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Teachers turn to Facebook to speed up transfers

By Mary Kamande | Published Wed, August 21st 2013 at 00:00, Updated August 21st 2013 at 00:11 GMT +3

By Mary Kamande

Kenya: Having been born in Kiambu, it was only natural that Jane Wambui, a Bachelor of Education graduate, would request to be posted to a school near her home when the Teachers’ Service Commission (TSC) hired her.

But as fate would have it, Ms Wambui would some years later seek to be transferred from Kiambu to Murang’a, where she’d gotten married and her husband worked.

And although being moved to a school near where her husband worked seemed like something she would obtain without breaking a sweat, it would take her more than a year before she got someone to swap places with.

She would go through the same experience almost six years later while seeking to relocate from Murang’a to Thika where her husband had been transferred.

“I needed to be close to my family and unlike the first time when I sought transfer from my home district and had no children, this time round I had two children that were enrolled in school near where my husband works. They needed both of us,” she says.

Though she was eventually allowed to relocate, she acknowledges that getting a transfer is not easy as one has to get someone who teaches the same subjects to swap places with.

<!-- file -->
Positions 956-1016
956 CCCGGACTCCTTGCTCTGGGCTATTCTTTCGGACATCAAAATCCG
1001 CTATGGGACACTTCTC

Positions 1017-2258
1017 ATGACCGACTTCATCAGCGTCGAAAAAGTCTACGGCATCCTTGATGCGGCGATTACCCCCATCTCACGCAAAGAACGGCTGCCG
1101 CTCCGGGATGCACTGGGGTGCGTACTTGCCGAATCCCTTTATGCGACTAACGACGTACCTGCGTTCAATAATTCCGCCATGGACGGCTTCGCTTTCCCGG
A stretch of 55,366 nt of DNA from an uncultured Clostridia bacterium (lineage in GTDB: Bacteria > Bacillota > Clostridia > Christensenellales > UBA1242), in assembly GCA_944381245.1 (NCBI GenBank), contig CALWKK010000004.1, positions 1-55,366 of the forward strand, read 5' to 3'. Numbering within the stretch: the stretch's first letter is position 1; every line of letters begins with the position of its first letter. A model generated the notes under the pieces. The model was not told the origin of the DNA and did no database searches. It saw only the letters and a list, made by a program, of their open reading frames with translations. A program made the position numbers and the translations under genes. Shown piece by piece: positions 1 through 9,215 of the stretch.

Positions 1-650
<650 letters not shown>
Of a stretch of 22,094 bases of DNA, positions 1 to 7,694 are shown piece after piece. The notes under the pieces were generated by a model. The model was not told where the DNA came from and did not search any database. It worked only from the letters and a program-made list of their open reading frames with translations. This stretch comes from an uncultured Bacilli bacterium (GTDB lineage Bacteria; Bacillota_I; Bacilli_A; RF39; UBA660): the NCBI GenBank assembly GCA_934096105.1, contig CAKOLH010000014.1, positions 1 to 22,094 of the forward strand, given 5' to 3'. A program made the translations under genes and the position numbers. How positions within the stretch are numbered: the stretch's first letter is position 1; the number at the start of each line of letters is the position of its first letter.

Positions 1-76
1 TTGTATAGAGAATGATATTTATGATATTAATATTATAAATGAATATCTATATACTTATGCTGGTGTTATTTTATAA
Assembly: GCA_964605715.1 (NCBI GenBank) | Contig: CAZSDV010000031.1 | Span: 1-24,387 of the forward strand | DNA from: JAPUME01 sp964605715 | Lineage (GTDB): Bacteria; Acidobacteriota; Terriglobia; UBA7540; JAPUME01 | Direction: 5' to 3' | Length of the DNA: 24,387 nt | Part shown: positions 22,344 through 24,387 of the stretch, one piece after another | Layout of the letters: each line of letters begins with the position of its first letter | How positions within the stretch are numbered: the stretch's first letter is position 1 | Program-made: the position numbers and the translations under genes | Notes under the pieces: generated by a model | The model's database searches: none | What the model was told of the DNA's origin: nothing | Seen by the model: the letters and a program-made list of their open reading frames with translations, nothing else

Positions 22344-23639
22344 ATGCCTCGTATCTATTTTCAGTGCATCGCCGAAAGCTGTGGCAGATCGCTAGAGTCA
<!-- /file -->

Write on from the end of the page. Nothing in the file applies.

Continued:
“Some even consider resigning after getting frustrated getting a transfer,” she says. But for most unemployed teachers, their concern is to first get a job and worry about transferring to a convenient place later.

New forum

Newly employed teachers have to work for a minimum of five year in at their first station before they can be allowed to relocate.

But teachers seem to have found a forum where they can seek colleagues with whom to switch working stations.

And the teachers are turning to TSC SWAP, a Facebook page, in their numbers to find colleagues whom they can switch work stations with.

Opened less than a year ago, the page has over 2,000 members from all over the country seeking to relocate to stations where their spouses work or near their homes.

The medium is a less cumbersome way of facilitating the relocations. 

According to Thiong’o Waiganjo, taking the transfer issue online is a welcome initiative as teachers wishing to move can easily find colleagues who want to do the same.

“Previously, it has been common to find such notices at teachers’ Saccos, the DEO’s office and other such places where teachers frequent but obviously one cannot reach as many people as he or she would through the Facebook page,” he says.


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